Quality of Life


LA SCCHN has an extremely deleterious effect on quality of life (QoL). Symptoms occurring at this stage of disease can include difficulties swallowing and speaking, and surgical procedures to remove tumours in LA SCCHN can also be disfiguring.42,43


These symptoms often severely


inhibit social interaction and diminish self-esteem. The treatments used for LA SCCHN can also negatively affect QoL since they can result in acute episodes of mucositis44


and xerostomia.45 Chemoradiotherapy


has well-documented toxic effects including nausea and vomiting, diarrhoea, asthenia, hair loss and may necessitate the use of a feeding tube. These treatments therefore have the potential to substantially diminish QoL and may cause many patients to prematurely stop taking medication, resulting in treatment failure.46,47


A QoL analysis of a phase III trial comparing high-dose radiotherapy with or without concomitant cetuximab48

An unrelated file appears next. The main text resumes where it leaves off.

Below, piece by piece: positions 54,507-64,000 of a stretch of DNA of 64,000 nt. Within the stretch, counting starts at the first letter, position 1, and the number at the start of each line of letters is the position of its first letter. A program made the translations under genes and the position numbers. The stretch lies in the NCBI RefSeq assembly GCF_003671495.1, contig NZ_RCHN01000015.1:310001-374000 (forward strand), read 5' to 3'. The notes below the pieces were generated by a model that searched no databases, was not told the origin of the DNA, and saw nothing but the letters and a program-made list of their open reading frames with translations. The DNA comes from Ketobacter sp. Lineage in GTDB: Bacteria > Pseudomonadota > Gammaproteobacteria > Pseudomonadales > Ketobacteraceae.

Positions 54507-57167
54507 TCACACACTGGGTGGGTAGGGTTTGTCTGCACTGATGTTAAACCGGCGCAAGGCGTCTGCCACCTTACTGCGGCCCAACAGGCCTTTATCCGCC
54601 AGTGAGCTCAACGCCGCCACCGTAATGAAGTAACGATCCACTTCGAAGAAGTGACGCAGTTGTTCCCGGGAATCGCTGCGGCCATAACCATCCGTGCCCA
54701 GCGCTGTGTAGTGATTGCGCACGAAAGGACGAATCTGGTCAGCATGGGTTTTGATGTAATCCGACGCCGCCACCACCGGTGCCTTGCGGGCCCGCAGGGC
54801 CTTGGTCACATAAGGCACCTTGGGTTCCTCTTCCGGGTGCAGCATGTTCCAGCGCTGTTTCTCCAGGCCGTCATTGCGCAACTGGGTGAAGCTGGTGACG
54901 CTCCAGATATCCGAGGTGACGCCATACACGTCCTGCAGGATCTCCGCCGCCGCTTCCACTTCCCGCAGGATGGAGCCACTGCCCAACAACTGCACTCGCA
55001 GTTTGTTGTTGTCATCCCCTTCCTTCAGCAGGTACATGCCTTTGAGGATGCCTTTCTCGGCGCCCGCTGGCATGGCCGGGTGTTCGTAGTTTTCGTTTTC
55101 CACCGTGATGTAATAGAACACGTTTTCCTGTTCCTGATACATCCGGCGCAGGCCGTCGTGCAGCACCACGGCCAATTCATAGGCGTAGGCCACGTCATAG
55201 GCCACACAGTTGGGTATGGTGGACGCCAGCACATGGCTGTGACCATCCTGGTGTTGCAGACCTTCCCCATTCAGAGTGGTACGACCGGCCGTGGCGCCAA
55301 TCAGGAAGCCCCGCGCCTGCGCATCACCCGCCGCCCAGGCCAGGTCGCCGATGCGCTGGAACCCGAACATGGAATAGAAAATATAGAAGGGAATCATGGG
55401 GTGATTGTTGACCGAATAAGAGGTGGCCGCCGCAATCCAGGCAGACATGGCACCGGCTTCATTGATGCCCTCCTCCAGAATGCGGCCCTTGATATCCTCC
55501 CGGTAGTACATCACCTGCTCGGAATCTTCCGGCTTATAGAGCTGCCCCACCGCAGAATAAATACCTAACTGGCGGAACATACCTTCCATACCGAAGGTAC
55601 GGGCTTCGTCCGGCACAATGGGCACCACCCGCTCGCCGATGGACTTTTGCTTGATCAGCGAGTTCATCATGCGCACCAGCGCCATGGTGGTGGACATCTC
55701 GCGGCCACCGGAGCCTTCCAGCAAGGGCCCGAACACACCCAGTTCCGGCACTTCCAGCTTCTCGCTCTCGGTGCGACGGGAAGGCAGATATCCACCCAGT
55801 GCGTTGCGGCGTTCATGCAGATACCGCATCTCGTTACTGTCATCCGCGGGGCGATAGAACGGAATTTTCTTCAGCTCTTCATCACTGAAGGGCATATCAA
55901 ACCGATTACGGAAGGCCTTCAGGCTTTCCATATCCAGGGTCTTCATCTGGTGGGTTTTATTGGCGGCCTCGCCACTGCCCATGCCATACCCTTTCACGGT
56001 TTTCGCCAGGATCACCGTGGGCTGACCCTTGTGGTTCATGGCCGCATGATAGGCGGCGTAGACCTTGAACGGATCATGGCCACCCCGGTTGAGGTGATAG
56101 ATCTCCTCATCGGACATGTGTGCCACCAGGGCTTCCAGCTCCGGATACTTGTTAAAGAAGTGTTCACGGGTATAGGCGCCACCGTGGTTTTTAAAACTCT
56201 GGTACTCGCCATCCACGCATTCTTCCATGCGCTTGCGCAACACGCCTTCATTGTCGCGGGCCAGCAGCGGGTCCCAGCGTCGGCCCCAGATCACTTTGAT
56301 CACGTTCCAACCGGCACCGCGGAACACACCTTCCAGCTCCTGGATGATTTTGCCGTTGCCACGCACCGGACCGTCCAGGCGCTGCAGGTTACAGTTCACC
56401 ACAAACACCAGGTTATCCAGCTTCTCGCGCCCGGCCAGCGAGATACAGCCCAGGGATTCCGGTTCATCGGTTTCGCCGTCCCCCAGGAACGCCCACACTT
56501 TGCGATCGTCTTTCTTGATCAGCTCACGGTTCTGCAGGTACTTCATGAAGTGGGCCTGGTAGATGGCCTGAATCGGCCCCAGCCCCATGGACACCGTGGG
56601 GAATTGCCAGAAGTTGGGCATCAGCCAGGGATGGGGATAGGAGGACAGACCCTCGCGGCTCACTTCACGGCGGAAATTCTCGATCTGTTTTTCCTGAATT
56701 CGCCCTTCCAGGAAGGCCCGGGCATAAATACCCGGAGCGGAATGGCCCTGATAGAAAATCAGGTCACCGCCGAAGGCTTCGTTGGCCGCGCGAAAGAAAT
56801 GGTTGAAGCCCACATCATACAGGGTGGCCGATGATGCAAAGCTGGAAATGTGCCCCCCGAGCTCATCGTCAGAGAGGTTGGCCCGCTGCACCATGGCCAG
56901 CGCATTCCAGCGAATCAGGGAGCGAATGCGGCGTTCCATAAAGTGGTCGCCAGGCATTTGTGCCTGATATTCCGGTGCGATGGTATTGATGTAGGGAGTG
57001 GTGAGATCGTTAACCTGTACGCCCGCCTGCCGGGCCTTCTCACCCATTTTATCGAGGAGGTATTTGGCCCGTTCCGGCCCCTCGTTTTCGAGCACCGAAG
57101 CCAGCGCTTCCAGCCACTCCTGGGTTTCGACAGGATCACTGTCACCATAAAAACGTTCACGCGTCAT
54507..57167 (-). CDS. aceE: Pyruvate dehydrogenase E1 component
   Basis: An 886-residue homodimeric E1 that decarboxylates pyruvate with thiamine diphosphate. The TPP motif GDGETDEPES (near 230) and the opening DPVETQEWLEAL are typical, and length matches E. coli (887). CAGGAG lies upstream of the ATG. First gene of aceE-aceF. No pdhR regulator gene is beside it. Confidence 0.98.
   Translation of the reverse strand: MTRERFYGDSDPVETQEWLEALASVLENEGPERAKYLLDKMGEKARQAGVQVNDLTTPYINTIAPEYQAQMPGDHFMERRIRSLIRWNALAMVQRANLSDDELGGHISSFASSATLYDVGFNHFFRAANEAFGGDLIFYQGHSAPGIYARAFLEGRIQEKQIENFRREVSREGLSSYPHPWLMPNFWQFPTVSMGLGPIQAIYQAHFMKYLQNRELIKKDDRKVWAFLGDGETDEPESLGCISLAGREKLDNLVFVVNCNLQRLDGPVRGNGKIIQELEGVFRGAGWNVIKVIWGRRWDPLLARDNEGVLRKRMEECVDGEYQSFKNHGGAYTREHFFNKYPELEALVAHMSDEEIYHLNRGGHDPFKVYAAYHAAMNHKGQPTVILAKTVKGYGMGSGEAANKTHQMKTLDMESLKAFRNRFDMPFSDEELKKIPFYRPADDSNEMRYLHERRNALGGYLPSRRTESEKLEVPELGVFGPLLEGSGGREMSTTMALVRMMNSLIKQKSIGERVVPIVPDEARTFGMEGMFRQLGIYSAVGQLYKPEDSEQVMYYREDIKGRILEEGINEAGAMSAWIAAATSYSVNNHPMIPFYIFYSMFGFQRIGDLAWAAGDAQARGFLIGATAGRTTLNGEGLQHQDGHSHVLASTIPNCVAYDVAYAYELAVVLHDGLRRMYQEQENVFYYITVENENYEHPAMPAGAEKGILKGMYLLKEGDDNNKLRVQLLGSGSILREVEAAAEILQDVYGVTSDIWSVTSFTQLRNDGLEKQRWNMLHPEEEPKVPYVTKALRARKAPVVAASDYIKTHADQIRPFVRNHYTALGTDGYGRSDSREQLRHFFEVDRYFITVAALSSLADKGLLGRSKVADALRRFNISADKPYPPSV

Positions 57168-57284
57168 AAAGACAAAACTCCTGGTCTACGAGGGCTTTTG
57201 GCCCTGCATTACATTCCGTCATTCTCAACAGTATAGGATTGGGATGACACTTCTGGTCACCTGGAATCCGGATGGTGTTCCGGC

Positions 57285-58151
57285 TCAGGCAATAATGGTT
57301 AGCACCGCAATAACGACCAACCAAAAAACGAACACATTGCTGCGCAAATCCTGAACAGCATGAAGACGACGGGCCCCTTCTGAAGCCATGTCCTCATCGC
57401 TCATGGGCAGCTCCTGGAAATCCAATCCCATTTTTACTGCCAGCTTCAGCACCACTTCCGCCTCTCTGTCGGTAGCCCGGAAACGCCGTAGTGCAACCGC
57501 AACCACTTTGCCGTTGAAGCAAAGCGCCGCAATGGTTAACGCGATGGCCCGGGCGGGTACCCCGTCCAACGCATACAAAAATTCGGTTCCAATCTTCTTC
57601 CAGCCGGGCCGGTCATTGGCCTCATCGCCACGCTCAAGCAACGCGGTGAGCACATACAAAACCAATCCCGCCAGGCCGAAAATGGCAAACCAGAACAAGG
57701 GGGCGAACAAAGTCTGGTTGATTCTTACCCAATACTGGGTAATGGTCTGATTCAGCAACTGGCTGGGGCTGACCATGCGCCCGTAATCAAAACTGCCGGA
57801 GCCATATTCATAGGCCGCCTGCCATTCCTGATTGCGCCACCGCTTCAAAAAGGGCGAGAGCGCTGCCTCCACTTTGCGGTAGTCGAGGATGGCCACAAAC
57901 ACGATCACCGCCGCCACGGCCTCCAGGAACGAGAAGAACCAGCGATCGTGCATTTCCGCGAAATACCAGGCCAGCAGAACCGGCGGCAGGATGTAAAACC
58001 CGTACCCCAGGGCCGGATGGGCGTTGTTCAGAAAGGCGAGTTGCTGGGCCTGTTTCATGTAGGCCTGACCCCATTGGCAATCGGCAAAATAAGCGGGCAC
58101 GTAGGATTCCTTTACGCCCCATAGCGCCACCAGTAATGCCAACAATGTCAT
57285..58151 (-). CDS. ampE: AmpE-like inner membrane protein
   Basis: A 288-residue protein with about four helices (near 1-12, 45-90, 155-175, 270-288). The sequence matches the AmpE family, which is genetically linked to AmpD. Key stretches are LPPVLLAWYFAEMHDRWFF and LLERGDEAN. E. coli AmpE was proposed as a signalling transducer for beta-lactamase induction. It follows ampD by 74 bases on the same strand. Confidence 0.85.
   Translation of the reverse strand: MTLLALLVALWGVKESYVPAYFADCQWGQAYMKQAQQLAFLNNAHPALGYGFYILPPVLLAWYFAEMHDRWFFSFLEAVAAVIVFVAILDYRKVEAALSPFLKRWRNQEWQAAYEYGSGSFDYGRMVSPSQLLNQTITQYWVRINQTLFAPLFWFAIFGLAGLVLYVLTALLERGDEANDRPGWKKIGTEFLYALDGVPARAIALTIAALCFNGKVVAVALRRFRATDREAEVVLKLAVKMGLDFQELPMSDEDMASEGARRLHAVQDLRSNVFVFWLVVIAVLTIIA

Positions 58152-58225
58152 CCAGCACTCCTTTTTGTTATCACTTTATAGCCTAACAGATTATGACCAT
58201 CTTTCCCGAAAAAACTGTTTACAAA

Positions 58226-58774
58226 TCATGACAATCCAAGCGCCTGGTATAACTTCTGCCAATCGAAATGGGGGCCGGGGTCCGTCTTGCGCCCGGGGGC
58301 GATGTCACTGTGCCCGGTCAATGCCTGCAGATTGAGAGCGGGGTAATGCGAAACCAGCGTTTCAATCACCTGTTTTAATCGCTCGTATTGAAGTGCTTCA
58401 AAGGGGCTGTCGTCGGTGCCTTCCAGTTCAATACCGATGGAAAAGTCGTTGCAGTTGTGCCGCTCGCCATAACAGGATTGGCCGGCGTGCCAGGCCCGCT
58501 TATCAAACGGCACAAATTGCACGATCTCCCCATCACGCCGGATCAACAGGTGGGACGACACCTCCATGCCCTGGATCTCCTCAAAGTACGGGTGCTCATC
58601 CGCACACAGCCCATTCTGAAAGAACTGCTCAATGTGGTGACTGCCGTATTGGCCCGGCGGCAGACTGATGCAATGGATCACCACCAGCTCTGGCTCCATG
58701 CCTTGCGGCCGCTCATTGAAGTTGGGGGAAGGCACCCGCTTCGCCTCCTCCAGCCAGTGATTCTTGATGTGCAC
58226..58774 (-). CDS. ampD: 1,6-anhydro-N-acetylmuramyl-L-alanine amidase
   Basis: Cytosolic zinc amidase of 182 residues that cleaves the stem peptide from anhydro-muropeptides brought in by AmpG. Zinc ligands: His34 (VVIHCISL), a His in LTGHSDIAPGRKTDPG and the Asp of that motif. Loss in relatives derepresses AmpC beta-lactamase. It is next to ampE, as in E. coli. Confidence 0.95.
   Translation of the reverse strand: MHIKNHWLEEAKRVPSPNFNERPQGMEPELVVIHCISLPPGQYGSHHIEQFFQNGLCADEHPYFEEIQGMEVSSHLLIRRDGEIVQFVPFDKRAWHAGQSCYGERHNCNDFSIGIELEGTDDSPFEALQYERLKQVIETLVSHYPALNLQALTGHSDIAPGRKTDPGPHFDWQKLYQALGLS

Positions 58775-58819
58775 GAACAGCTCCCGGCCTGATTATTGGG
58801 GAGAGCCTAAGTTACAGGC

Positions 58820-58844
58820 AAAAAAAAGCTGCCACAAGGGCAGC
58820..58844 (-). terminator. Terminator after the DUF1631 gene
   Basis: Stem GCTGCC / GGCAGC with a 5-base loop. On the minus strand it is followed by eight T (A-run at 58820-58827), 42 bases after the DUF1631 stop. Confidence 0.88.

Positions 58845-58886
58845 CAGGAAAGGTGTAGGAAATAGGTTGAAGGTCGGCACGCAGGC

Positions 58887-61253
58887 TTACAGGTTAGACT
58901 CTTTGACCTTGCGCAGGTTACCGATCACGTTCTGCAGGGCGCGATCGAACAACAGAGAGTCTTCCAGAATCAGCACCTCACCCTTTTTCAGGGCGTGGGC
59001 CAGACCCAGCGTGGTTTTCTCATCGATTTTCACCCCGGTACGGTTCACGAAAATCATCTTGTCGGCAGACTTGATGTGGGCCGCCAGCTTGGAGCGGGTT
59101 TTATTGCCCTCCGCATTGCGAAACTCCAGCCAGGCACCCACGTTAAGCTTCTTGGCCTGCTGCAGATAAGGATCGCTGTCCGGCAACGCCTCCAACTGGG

concluded that the addition of


cetuximab to radiotherapy significantly improved locoregional control and increased overall survival without having any significant effects on QoL. In this study, compliance with completing QoL questionnaires was high and the data are therefore considered to be reliable. For both treatment groups, the scores for most of the QoL scales decreased during treatment, indicating a worsening of symptoms, but then returned to scores comparable with baseline levels by month 12. The European Organisation for Research and Treatment of Cancer (EORTC) Quality of Life Questionnaire C30 (EORTC QLQ-C30) and EORTC QLQ Head and Neck (H&N) Cancer-Specific Module were used in this study and would be expected to indicate any adverse effect of the acne-like rash on patient QoL. However, there was no difference between the treatment groups in QoL. The lack of difference between radiotherapy alone and radiotherapy plus cetuximab was particularly notable for global health status/QoL, social functioning, social eating and social contact. Pre-treatment global health status/QoL was identified as a significant prognostic variable in this study population. Parameters